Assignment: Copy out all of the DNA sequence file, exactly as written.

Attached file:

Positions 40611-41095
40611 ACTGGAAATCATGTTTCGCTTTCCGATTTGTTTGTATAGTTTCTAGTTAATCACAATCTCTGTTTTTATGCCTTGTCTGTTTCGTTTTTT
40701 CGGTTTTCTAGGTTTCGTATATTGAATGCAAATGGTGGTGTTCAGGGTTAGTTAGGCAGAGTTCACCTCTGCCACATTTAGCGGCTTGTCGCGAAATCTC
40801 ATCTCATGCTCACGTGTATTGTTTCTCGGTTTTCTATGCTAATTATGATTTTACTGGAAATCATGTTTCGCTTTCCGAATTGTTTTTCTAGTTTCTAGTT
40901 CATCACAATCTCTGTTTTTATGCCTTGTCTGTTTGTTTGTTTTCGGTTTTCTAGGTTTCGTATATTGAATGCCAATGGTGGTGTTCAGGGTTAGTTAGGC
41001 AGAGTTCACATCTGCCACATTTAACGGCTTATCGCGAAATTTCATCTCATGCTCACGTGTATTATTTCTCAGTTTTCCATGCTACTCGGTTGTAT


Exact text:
Positions 40611-41095
40611 ACTGGAAATCATGTTTCGCTTTCCGATTTGTTTGTATAGTTTCTAGTTAATCACAATCTCTGTTTTTATGCCTTGTCTGTTTCGTTTTTT
40701 CGGTTTTCTAGGTTTCGTATATTGAATGCAAATGGTGGTGTTCAGGGTTAGTTAGGCAGAGTTCACCTCTGCCACATTTAGCGGCTTGTCGCGAAATCTC
40801 ATCTCATGCTCACGTGTATTGTTTCTCGGTTTTCTATGCTAATTATGATTTTACTGGAAATCATGTTTCGCTTTCCGAATTGTTTTTCTAGTTTCTAGTT
40901 CATCACAATCTCTGTTTTTATGCCTTGTCTGTTTGTTTGTTTTCGGTTTTCTAGGTTTCGTATATTGAATGCCAATGGTGGTGTTCAGGGTTAGTTAGGC
41001 AGAGTTCACATCTGCCACATTTAACGGCTTATCGCGAAATTTCATCTCATGCTCACGTGTATTATTTCTCAGTTTTCCATGCTACTCGGTTGTAT